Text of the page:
To mark the June 9, 2012, completion milestone for Federal IT reform, I am pleased to highlight several DHS initiatives. Our focus includes shifting to a cloud-first policy, establishing strong governance of the Department’s IT investments, and the implementation of TechStats.
This article originally appeared as a blog post on the Federal CIO Council’s website. For more news and insights on innovations at work in government, please sign up for the AOL Gov newsletter. For the quickest updates, follow us on Twitter @AOLgov.
DHS is establishing a strong foundation for cloud computing services, shifting to a cloud model that will allow Components to quickly acquire services for their business and mission needs. DHS currently has 12 cloud services available to its customers. Nine are provided in the DHS Private Cloud:

  • Authentication as a Service (AUTHaaS)
  • Business Intelligence as a Service (BIaaS)
  • Case and Relationship Management as a Service (CRMaaS)
  • Development and Test as a Service (DTaaS)
  • Email as a Service (EaaS)
  • Production as a Service (PRDaaS)
  • Project Server as a Service (PSaaS)
  • SharePoint as a Service (SPTaaS)
  • Workplace as a Service (WPaaS)

Three are provided in the DHS Public Cloud:

  • Enterprise Content Delivery as a Service (ECDaaS)
  • Identity Proofing as a Service (IDPaaS)
  • Web Content Management as a Service (WCMaaS)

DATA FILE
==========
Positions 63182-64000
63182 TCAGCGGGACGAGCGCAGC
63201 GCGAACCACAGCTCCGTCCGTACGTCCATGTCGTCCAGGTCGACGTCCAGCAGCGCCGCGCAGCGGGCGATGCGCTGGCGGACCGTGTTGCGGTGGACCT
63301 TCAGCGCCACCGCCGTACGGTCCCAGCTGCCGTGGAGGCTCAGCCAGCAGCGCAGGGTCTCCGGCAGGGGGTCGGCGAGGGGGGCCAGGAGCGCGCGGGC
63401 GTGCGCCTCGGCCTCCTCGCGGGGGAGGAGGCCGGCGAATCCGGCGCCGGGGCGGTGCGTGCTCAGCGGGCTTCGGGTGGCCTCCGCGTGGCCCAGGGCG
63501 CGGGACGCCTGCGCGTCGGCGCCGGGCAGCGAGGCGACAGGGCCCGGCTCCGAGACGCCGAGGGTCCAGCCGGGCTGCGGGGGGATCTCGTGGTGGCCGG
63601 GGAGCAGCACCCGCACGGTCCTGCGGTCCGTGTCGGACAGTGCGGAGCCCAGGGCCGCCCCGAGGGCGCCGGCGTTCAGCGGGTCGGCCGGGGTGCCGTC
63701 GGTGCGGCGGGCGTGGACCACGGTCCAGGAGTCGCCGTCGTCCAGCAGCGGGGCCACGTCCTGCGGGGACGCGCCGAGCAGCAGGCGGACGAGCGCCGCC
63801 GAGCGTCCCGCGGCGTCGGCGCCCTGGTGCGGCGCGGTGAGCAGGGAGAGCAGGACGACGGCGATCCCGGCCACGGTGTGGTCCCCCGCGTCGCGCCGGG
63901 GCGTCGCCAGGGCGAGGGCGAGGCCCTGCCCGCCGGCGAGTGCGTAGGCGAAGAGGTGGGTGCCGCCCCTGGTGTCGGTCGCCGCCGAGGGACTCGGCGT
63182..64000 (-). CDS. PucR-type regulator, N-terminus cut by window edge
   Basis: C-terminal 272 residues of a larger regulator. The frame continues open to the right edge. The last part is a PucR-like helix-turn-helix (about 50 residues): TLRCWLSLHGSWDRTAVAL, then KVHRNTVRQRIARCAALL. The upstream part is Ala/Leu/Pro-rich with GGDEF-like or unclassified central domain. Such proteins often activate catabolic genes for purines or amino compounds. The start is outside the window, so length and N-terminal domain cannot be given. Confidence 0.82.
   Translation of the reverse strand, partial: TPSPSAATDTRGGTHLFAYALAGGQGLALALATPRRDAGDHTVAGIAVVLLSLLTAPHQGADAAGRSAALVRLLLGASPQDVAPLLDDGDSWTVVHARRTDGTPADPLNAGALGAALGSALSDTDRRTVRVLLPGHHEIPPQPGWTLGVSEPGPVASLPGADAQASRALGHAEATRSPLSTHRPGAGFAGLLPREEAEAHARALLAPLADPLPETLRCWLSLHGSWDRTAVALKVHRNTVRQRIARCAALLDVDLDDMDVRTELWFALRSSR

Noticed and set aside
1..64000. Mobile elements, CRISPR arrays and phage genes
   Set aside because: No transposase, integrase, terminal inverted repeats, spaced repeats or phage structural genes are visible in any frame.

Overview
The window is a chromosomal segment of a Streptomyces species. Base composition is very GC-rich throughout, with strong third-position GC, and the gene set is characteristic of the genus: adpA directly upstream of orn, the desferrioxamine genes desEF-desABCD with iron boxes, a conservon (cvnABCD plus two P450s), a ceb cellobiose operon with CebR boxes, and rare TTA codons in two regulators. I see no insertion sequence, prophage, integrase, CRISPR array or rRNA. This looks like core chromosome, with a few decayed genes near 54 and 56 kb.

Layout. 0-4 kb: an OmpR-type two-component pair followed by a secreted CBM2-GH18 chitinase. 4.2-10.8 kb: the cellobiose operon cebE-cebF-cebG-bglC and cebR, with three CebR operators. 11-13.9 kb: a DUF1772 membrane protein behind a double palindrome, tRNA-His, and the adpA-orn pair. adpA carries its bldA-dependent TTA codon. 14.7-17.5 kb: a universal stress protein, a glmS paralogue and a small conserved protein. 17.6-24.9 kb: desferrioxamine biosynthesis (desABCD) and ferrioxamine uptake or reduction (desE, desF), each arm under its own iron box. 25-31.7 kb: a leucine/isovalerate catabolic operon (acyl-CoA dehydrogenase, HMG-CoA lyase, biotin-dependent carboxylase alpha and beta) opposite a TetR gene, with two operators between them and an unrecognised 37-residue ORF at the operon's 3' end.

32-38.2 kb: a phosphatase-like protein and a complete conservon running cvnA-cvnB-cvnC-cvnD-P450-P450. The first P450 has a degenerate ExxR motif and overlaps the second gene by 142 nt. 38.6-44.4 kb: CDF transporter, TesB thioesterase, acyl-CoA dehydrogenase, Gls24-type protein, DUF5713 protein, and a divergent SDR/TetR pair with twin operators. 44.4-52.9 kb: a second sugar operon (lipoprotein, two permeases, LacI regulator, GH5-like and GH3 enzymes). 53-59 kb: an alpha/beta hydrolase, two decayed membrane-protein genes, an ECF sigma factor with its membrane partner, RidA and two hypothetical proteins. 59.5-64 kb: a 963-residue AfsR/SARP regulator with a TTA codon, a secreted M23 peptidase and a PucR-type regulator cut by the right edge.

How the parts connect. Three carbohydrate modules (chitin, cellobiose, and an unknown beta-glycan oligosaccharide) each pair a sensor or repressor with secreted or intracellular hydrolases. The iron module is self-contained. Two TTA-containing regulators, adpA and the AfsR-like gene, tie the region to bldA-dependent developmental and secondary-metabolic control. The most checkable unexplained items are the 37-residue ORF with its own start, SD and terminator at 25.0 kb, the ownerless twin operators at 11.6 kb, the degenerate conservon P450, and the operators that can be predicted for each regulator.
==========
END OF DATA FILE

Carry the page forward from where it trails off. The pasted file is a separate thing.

All except one are available for order and have Authority to Operate (ATO), meeting FISMA certification and accreditation standards. Meanwhile WPaaS is scheduled for ATO in August.

Already, DHS is seeing the benefits of notable usage of these “as a Service” offerings:

  • Approximately 30,000 users utilize SPTaaS
  • An initial 11,485 have migrated to EaaS
  • 70 percent of our websites have transitioned to ECDaaS, establishing High availability and an enhanced security posture, as well as establishing 14 IPV6-enabled websites
  • More than 100 applications use AUTHaaS for single sign on capability

Central to our efforts, WPaaS will replace traditional desktops and laptops with virtual computing. WPaaS provides as-needed operating systems and applications at monthly, pay-per-use service with scalability-all supported by a robust security model-that promises to reduce operating costs, increase operational flexibility, and simplify administrative management.

Our external milestones are notable too:

  • More than 60,000 U.S. workers have utilized IDPaaS to verify the status of their employment eligibility on E-Verify Self Check, a nationally available service that received the Excellence in Government award for Customer Service in March
  • Three public-facing websites are utilizing all Open Source software through the adoption of WCMaaS, with all primary websites expected to migrate within 18 months

In fact, DHS became a leader in putting the government’s Cloud-first policy into practice by awarding a task order using the General Services Administration’s (GSA’s) Blanket Purchase Agreement (BPA) for Infrastructure as a Service (IaaS). This contract is leading the transformation of Government-to-Citizen (G2C) services by establishing the DHS Public Cloud. This cost-effective, best-of-breed open source platform enables Web site and services hosting for,, and among others.